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Yolanda Wisher Mark Palacio/Handout Art

Newly appointed Philadelphia Poet Laureate Yolanda Wisher was previously selected as a Pew Center for Arts & Heritage fellow in June.

February 05, 2016

Yolanda Wisher announced as Philadelphia's third poet laureate

During a press conference held Friday at City Hall, Mayor Jim Kenney and Chief Cultural Officer Kelly Lee announced Yolanda Wisher as Philadelphia's third poet laureate. 

Wisher, a 39-year-old North Wales, Montgomery County native, succeeds Frank Sherlock, who made his mark by appearing for more than 100 local lectures, workshops and performances during his two-year term, as well as establishing the Write Your Own Block project. Activist and scholar Sonia Sanchez preceded Sherlock as the city's first poet laureate in January 2012.

Wisher is best known as Montgomery County's first (and until recently, youngest) poet laureate, appointed in 1999 at the age of 23, and as the author of "Monk Eats an Afro." At the press conference, Beth Feldman Brandt, part of the committee that selected Wisher, said Wisher "rose to the top" early in the selection process. 

“It’s a huge honor; it’s always surprising, and it’s not something you expect," Wisher told PhillyVoice of the appointment. "It’s definitely a vote of confidence after many years of doing the work. And also, it feels good that the work, aside from just writing the poems, gets acknowledged. I feel like in the poetry world, community arts and activism are side things you do, or supplemental, and not necessarily celebrated as a way of working as a poet."

To be sure, Philadelphia's poet laureate position is very much a civic role, rather than a "lifetime achievement award," as Brandt put it during her speech. In Philadelphia, past poet laureates have set the precedent of using the role to activate nooks and crannies of the city that sometimes get overlooked and have found new ways to engage youth, whether through poetry slams or mentorship of Philadelphia's youth poet laureate, a position currently filled by West Philadelphia High School student David Jones.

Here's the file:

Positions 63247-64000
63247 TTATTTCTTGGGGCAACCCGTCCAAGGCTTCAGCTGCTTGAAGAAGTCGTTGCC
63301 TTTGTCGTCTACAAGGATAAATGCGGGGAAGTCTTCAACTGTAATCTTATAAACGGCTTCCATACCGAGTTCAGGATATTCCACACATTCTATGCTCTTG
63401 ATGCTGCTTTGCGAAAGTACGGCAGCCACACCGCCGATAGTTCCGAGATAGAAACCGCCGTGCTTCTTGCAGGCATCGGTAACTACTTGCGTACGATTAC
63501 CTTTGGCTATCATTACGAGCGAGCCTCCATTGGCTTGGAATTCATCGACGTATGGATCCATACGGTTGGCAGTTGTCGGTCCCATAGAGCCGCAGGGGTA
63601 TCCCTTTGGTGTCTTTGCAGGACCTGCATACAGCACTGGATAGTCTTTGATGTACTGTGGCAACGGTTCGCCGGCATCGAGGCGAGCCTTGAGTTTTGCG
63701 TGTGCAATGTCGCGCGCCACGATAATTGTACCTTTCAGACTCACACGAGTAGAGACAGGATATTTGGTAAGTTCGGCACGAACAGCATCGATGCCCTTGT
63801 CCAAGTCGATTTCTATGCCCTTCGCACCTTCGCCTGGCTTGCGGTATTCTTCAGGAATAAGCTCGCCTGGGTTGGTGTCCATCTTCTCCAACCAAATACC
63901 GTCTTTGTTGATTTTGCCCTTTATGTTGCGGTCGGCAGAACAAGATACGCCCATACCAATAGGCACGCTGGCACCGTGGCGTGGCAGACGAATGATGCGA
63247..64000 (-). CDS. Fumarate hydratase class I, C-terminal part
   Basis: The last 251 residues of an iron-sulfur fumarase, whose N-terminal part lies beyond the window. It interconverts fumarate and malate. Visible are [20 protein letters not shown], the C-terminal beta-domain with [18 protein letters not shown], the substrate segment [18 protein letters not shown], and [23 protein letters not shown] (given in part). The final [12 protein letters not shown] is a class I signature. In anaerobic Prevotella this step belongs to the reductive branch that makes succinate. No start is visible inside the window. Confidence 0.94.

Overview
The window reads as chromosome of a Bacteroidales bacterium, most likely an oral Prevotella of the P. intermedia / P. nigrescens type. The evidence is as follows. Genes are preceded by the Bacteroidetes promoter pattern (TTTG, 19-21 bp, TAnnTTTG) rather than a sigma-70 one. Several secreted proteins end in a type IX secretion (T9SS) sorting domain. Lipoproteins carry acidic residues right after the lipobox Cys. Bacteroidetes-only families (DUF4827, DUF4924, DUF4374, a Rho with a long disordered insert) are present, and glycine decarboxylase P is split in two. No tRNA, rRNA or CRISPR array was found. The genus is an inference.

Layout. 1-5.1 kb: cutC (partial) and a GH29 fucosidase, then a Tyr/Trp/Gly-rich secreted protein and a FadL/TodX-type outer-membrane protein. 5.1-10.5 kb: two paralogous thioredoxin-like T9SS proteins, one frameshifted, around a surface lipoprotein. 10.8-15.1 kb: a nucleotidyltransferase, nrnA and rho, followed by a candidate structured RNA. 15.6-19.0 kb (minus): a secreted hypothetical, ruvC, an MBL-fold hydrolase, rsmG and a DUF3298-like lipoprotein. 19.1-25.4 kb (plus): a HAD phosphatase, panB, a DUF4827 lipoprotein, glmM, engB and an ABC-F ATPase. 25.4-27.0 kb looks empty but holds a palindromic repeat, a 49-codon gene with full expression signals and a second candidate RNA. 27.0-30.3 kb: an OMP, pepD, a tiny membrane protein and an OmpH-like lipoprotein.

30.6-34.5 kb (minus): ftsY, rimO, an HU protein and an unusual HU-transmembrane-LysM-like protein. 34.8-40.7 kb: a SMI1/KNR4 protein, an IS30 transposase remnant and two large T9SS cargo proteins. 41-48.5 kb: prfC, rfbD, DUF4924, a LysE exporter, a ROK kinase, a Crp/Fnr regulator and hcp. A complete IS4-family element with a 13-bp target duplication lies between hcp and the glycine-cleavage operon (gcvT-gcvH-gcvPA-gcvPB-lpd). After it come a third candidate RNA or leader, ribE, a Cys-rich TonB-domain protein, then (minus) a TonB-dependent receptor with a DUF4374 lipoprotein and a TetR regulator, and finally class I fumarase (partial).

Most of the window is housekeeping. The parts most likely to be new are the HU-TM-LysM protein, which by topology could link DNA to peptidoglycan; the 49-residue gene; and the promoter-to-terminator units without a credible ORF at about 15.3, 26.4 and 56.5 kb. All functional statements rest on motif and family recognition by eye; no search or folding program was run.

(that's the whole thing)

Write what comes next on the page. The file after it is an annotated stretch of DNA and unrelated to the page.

NoneBrandon Baker/PhillyVoice

From left to right: Beth Feldman Brandt, chair of the Poet Laureate Governing Committee; Kelly Lee, chief cultural officer; Yolanda Wisher, Philadelphia poet laureate; David Jones, Philadelphia youth poet laureate; Mayor Jim Kenney.

Wisher explained that, as poet laureate, she hopes to break through comfort zones that sometimes make the city's poetry community clique-ish, and hopes to also spotlight the political empowerment that comes with poetry.

“It’s all about the voice; everybody needs a voice," Wisher said. "And I feel if [poetry is] taught in the spirit of democracy and everybody has a part to play in poetry, then it’s not this elitist art form. It gives people a voice, a real say in their own history."

Wisher, who closed this morning's conference with a reading of "A Love Letter to Philadelphia," isn't wasting any time: Alongside USDAC, she'll host her first event on Feb. 20 at the Painted Bride, a "civic ritual" that has poets local and from around the country delivering State of the Union-like addresses through poems. Los Angeles Poet Laureate Luis Rodriguez will be in attendance.